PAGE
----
HW#22 - Custom Subs

Excel spreadsheets are a perfect tool for working with tables of information.  However, in many cases, you don't know beforehand how big the table should be.  One solution to this problem is to use VB to resize your tables.  For this assignment, you will be creating a spreadsheet that looks something like this:

The table lists a set of parts where each part has a cost.  There is a formula at the bottom of the spreadsheet to sum the total cost and also to report the total number of parts in the list.  The Resize Table button deletes all information on the table and generates a new table with a number of rows equal to the specified table size.  It also completely reformats the table area and enters the two equations at the bottom in the correct location and with the correct formatting.  The Generate Sample Data button inserts several rows of sample data into the table in order to test the formatting and equations.

Click here to download a copy of the spreadsheet shown above.  The spreadsheet you download will look like this:

Complete the following steps in order to set up the spreadsheet:

1. Record a macro that enters six or seven rows of sample data into your table (assuming your table is at least this big). Modify the VB code for the Generate Sample Data button so that it calls this sub. You will be able to use this button to test your Resize Table sub. Please note that if you run this when the table has fewer rows than your sample data, your data may go beyond the end of the table. That is OK since this button is for testing your formulas only. Just be sure to use it only when your table size is sufficently large.

2. Record a macro that sets up the formatting of the data section of the table (including borders, colors, currency style, etc.) and the entry of the labels, formatting, and formulas for the summary section at the bottom (use the Count function to get the number of parts). When you enter the formulas, be sure to use an absolute reference to the row at the top of the table and a relative reference for the row at the bottom. This will ensure that the formatting will be correctly applied when you make the macro more general in the next step.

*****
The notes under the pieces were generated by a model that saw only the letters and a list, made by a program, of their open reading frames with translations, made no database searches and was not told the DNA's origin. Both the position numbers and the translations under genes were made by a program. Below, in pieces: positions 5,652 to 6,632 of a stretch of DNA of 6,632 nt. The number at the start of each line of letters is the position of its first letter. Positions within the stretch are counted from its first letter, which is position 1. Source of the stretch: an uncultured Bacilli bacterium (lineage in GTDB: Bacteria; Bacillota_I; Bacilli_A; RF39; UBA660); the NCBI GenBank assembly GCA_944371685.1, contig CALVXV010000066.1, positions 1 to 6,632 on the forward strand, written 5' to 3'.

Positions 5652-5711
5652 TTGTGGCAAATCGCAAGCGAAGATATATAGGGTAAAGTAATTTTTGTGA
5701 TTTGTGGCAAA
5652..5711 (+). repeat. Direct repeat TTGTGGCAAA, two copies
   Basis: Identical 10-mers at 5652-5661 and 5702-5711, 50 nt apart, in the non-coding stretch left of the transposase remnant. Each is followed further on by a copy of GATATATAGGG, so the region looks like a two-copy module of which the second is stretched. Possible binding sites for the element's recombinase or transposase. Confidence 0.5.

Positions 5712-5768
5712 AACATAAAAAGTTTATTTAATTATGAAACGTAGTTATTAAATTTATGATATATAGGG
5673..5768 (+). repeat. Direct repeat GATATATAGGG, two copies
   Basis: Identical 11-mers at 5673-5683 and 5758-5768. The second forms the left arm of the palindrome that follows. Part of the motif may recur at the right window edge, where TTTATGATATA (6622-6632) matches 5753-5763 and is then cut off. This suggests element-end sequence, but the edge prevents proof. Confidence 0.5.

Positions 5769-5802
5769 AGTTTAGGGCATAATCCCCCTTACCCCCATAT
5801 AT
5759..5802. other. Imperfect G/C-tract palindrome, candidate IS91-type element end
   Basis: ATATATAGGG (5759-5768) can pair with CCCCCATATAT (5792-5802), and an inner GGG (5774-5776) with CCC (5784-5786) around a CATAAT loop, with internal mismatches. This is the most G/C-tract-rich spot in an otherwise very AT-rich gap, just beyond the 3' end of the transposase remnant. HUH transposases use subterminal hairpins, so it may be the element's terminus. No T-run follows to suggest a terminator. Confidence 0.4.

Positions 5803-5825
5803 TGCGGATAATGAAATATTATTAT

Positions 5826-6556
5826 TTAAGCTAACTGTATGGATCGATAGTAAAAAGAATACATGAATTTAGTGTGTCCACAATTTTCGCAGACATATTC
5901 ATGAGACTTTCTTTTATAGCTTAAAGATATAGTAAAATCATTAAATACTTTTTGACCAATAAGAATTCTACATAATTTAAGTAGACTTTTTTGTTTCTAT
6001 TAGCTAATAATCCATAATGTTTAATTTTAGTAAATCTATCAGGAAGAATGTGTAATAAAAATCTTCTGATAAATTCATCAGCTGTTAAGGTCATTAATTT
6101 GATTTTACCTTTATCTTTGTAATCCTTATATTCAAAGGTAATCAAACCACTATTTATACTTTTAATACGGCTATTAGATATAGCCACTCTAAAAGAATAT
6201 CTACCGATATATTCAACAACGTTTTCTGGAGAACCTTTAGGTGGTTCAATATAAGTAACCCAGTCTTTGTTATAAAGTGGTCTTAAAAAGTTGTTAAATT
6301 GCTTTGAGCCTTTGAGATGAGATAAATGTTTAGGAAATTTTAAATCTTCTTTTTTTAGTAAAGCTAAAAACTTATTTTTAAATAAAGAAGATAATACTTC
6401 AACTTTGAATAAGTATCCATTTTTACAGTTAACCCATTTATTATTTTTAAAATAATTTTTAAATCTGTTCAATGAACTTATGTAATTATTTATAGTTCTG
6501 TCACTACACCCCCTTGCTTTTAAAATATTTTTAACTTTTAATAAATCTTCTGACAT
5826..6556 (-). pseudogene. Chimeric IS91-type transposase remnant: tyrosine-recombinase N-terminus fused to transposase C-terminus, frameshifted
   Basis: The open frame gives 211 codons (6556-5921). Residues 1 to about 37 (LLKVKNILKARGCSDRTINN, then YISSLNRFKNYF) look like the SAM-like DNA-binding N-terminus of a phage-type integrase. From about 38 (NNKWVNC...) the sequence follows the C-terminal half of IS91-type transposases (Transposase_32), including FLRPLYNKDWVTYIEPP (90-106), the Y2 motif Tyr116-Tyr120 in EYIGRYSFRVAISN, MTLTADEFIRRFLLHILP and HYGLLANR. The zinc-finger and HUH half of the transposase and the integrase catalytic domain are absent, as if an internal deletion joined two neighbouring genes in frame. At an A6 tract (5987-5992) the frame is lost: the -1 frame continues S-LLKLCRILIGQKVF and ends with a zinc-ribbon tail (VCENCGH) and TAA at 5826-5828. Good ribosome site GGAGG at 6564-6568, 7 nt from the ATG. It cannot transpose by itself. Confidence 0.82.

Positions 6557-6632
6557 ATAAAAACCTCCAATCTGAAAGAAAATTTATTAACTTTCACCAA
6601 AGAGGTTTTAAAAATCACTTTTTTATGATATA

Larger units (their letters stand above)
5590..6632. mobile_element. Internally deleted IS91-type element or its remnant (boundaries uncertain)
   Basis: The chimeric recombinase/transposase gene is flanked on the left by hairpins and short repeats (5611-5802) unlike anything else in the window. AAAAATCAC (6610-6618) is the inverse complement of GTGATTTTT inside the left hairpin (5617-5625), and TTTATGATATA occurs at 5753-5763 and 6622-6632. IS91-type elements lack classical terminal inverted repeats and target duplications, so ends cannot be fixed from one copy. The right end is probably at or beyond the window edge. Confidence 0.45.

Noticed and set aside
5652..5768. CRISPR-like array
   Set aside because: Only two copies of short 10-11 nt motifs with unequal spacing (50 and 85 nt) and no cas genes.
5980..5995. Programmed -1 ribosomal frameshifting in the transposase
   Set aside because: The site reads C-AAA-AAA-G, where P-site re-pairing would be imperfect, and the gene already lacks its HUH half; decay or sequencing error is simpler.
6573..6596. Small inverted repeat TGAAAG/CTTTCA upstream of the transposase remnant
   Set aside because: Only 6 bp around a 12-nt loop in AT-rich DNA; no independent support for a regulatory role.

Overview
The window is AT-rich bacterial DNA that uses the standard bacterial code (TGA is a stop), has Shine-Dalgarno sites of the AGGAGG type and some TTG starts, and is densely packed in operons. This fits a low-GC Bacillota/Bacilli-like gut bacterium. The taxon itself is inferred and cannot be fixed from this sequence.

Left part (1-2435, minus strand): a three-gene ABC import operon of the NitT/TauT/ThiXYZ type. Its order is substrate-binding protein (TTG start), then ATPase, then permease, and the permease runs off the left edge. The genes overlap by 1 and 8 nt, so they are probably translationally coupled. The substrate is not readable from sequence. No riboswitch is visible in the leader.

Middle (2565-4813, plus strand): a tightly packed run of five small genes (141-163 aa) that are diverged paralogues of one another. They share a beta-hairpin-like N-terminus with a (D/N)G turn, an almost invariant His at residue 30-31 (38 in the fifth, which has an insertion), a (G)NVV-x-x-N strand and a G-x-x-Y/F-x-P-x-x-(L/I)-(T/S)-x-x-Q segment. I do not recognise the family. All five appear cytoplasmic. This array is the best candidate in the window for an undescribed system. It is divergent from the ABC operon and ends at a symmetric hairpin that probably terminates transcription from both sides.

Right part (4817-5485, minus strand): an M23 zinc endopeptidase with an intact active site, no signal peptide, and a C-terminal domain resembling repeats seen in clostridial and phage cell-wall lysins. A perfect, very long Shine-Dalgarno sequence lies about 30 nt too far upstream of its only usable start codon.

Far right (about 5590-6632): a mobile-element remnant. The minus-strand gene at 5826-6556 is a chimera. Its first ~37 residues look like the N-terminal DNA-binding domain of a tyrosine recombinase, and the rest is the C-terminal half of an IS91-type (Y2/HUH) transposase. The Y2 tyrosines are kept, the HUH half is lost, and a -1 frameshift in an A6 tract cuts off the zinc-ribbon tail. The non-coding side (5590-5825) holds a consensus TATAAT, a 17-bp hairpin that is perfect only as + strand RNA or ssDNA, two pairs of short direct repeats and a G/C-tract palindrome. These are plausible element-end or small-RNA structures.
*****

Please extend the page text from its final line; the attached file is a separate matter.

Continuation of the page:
3. Modify the code for the macro (sub) you recorded in step 2 so that it accepts a single integer argument and reformats the table according to the size (number of rows) indicated. Add VB code to the Resize Table button that reads the table size from cell B4 and passes it to your modified macro sub. When you do this, you will need to modify the parts of the recorded VB code that selects a range of cells. To do this, you may want to use the following method:

Range(Cells(r1, c1), Cells(r2, c2)).Select

where r1, c1 and r2, c2 refer to the cells at the corner of the range you want to modify (r=row and c=column so cells(3,1) would be the same as Range("A3") which is helpful because it allows you to use variables in place of numbers if necessary). The trick is to specify the correct values based on the size of range you want to modify.

Also, as you modify the code for the recorded macro, you may need to change some formulas that use R1C1 notion. As you do so, you may wish to review the R1C1 section of the VBA Primer.

Submittal Instructions:

1. Be sure to save the changes to your spreadsheet.

2. Upload your spreadsheet via Learning Suite.